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    Abstract Art of Jewish Sabbath to Open at Duquesne University Gallery

    The first in a series of religious art exhibits will open in Duquesne University's Les Idees Gallery, focusing on the Jewish Sabbath.

    Ben Schachter, associate professor of fine art at St. Vincent College who has exhibited at Yale University and the Westmoreland County Museum of Art, brings together Jewish rule, community and art in his exhibit Jewish Geography. An artist's talk and reception will be held at 7:30 p.m. on Monday, Feb. 4, in the Union's Africa Room. The Africa Room is near Les Idees Gallery, also in the Duquesne Union.

    The event, sponsored by the McAnulty College and Graduate School of Liberal Arts, is the inaugural exhibit in an annual series of religious-themed artwork that Dean James Swindal hopes to bring to the campus community.

    "It's a way of giving our students and our departments-history, theology, sociology, philosophy-the benefit of the fine arts," Swindal said.

    Schachter's artwork, abstractions of physical places, focuses on the idea of the "eruv," a symbolic enclosure that surrounds Jewish homes. He represents this idea through maps of Jewish eruvs from around the world.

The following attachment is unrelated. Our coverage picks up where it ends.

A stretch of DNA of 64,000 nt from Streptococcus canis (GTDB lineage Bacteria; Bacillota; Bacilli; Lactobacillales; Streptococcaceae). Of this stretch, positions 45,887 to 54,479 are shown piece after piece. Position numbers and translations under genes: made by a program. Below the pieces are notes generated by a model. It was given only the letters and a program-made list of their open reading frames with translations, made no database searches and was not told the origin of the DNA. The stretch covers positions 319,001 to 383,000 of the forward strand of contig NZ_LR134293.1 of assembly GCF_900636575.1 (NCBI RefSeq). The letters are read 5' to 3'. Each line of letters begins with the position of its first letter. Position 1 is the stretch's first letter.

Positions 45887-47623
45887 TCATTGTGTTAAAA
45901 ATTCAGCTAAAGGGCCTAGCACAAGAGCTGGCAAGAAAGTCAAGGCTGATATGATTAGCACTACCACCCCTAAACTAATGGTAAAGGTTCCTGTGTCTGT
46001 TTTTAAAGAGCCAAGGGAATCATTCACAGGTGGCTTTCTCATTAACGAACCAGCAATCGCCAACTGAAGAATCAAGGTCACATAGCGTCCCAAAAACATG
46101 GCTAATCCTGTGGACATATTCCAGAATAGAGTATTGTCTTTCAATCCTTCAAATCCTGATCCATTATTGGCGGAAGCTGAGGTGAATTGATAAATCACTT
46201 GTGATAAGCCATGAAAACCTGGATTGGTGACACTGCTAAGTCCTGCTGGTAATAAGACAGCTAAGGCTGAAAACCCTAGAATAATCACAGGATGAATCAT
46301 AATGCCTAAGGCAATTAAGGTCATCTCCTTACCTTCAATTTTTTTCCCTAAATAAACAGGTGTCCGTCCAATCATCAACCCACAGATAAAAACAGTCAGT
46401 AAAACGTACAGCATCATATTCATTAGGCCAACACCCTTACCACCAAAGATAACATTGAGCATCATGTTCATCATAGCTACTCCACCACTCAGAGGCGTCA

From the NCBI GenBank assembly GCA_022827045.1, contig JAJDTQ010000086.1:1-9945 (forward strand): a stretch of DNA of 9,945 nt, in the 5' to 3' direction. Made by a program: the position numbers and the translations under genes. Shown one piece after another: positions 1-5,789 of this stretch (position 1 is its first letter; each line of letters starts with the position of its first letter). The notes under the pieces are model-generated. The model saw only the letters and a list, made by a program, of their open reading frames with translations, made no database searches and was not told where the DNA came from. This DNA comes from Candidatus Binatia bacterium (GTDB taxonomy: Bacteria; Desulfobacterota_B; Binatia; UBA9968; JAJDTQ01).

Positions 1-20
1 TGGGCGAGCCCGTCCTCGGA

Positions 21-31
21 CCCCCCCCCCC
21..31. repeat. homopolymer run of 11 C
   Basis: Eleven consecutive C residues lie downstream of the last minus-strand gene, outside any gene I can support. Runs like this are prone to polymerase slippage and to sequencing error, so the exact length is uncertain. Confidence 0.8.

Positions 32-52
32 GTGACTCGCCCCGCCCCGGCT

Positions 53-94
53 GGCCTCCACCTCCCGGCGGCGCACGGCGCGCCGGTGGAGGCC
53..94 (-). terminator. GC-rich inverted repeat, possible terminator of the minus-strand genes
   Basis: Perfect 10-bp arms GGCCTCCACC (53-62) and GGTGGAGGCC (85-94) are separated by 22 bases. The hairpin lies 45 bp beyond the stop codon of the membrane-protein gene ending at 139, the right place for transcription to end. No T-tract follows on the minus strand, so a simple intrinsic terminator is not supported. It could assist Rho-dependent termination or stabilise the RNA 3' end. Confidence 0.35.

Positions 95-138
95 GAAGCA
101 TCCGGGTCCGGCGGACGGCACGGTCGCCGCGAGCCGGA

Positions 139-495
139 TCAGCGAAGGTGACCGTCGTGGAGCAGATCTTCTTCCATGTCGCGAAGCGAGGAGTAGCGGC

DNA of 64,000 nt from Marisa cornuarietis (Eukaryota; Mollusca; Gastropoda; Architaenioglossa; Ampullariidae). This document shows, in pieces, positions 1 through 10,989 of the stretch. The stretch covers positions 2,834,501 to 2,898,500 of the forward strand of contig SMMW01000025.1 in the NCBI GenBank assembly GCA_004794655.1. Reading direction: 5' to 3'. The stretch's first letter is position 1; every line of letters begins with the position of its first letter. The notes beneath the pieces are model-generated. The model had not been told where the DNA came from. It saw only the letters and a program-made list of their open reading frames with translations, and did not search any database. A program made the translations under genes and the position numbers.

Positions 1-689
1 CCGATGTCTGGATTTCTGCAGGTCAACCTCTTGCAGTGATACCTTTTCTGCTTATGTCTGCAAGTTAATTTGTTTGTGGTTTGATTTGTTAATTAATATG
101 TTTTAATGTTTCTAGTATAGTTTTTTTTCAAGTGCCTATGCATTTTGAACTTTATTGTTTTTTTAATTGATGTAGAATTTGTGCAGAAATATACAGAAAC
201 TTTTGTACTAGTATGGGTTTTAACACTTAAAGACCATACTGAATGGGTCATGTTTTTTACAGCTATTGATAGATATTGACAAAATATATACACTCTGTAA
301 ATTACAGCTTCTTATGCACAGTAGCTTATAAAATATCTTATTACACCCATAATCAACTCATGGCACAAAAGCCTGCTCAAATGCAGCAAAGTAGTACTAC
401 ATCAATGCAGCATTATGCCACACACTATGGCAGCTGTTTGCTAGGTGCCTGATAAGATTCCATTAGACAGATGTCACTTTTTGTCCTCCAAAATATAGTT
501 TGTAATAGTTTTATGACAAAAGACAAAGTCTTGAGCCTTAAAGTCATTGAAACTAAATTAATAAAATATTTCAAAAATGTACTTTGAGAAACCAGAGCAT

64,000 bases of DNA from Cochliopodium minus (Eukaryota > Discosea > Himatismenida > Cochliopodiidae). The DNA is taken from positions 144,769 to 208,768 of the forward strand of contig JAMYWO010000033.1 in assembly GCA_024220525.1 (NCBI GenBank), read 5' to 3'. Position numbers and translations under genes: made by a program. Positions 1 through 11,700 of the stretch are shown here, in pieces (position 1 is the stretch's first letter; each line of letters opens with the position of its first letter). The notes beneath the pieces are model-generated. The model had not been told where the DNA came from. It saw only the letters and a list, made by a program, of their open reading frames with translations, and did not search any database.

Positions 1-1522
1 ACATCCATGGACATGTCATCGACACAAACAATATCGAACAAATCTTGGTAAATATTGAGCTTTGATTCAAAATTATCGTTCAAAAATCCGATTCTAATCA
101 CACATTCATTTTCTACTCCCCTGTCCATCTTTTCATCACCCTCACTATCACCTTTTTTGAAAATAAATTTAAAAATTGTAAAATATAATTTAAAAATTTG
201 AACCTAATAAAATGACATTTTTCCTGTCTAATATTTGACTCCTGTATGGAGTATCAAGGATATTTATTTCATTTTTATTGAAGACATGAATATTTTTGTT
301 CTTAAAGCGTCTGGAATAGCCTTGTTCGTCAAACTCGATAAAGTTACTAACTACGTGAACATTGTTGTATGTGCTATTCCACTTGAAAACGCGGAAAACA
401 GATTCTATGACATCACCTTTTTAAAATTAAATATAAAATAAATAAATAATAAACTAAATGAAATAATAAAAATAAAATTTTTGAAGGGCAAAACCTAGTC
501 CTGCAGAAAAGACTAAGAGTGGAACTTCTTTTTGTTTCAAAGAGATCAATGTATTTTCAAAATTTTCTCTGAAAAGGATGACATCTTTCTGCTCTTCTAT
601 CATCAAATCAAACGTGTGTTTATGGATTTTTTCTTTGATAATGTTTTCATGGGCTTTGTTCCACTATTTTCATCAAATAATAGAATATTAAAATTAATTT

In the Jewish tradition, practicing Orthodox Jews cannot carry anything outside the eruv of their community on the Sabbath. For instance, carrying food or pushing a stroller from one house to another is forbidden on the Sabbath. Yet, Schachter sees this process as building community space.

    "Fostering community is important in both the Catholic and Jewish traditions," Schachter said. "And yet, there are some laws that limit communal activities. I see an eruv as a highly regulated line running through space. For Orthodox Jewish communities, it blends individual houses into one communal home. At the same time, it is a collaged line winding its way through the city. More importantly, this set of rules is followed all over the world and to apply them in different places requires creativity."

    The exhibit, free and open to the public, runs through Monday, March 1.

    Duquesne University

    Founded in 1878, Duquesne is consistently ranked among the nation's top Catholic research universities for its award-winning faculty and tradition of academic excellence. The University is nationally ranked by U.S. News and World Report and the Princeton Review for its rich academic programs in 10 schools of study for 10,000-plus graduate and undergraduate students, and by the Washington Monthly for service and contributing to students' social mobility. Duquesne is a member of the U.S. President's Higher Education Community Service Honor Roll with Distinction for its contributions to Pittsburgh and communities around the globe. The U.S. Environmental Protection Agency and the Princeton Review's Guide to Green Colleges acknowledge Duquesne's commitment to sustainability.